For the better half of the last decade, Wonga was widely tipped as the UK’s hottest company.
Despite countless criticisms, it bagged awards galore and profit and sales were soaring.
However, for 2013, the payday lender’s pre-tax profits are down by 53% to £39.7m.
Also, Wonga today announced its set to write off the debts of 330,000 customers whose loans would not have been made under new affordability criteria.
Is Wonga a classic example of “the bigger they are, the harder they fall”? Take a look at this timeline and make up your mind.
Wonga goes online. (It was set up up by Errol Damelin in October 2006 and Jonty Hurwitz joined the company in 2007)
Sales in 2008: £4.5m
June – Wonga secures $22m (£14m) of venture capital funding from a group led by Facebook backers Accel Partners
2010 sales: £73.8m
Named Alternative Lender of the Year by Credit Today Magazine
2011 sales: £184.7m
Number 1 in The Sunday Times Tech Track 100 2011
Winner The Guardian Digital Innovation Digital Entrepreneur Award 2011
Group revenue up 67% at £309.3m (2011: £184.7m) with net profit after tax of £62.5m (2011: £45.8m), an increase of 36%
UK customer base grows to just under 1 million
- Wonga announces a new service which allows small businesses to access up to £10,000 in 15 minutes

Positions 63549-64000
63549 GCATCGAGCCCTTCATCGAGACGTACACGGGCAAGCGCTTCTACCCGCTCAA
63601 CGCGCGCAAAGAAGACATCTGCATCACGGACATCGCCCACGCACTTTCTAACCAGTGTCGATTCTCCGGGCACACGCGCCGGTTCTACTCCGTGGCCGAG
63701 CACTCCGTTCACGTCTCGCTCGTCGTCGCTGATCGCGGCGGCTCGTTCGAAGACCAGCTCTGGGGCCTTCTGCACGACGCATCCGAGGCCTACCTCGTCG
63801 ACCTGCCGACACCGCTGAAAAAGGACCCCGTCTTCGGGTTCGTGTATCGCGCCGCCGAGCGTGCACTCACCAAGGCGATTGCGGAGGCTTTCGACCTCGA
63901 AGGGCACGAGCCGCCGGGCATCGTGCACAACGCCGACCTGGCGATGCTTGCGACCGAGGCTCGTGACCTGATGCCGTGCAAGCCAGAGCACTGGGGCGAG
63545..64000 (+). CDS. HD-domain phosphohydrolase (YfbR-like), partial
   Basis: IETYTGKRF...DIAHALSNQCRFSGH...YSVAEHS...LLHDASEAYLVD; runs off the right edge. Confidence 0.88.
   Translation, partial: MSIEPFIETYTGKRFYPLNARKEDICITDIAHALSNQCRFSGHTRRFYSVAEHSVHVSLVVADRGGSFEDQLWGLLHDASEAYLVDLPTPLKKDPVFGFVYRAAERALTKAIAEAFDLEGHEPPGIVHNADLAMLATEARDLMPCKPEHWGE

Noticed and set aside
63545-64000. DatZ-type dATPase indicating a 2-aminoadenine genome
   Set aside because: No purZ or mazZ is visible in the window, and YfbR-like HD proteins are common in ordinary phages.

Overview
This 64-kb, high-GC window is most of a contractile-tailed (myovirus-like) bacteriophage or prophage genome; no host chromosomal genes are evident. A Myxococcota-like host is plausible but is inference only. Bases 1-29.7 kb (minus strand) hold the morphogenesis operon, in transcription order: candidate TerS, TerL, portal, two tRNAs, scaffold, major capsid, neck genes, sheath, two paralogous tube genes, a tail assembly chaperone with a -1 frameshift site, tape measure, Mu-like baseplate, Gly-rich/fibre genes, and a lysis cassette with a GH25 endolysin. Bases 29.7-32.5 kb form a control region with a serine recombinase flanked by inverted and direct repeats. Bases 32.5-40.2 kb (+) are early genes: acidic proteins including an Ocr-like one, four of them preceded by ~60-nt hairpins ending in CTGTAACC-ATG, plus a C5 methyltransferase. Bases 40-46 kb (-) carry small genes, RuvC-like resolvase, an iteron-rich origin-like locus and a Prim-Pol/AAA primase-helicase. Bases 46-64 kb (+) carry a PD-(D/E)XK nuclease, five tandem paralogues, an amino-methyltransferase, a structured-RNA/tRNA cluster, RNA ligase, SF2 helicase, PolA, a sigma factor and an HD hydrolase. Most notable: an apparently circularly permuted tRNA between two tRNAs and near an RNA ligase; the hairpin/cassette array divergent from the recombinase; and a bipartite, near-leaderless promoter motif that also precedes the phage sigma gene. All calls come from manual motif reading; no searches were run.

- Wonga takes its services to South Africa
October – Newcastle United Football Club agrees four-year Wonga sponsorship deal
Named “fastest growing company” at the Media Momentum awards in Berlin
Read our interview with Errol Damelin from 2012: Can Wonga become Facebook for finance?
July – Archbishop of Canterbury wants to ‘compete’ Wonga out of existence, launches new credit union. However, Church realises it has indirectly invested in Wonga
November – Wonga co-founder Jonty Hurwitz quits the board of directors just hours before the company faced questioning by MPs over its business activities
September – Wonga profits rise by 36% to £62m, profits soar more than £1m a week in 2012
- Errol Damelin steps down as a non-executive board director
- Wonga to pay out £2.6m after using fake lawyers to threaten customers
July – The Church of England kicks out Wonga from its investment portfolio
September – Wonga publishes its 2013 Annual Results, which shows that pre-tax profits are down by 53% to £39.7m
October – The payday lender has announced that it will write off the debt of 330,000 customers
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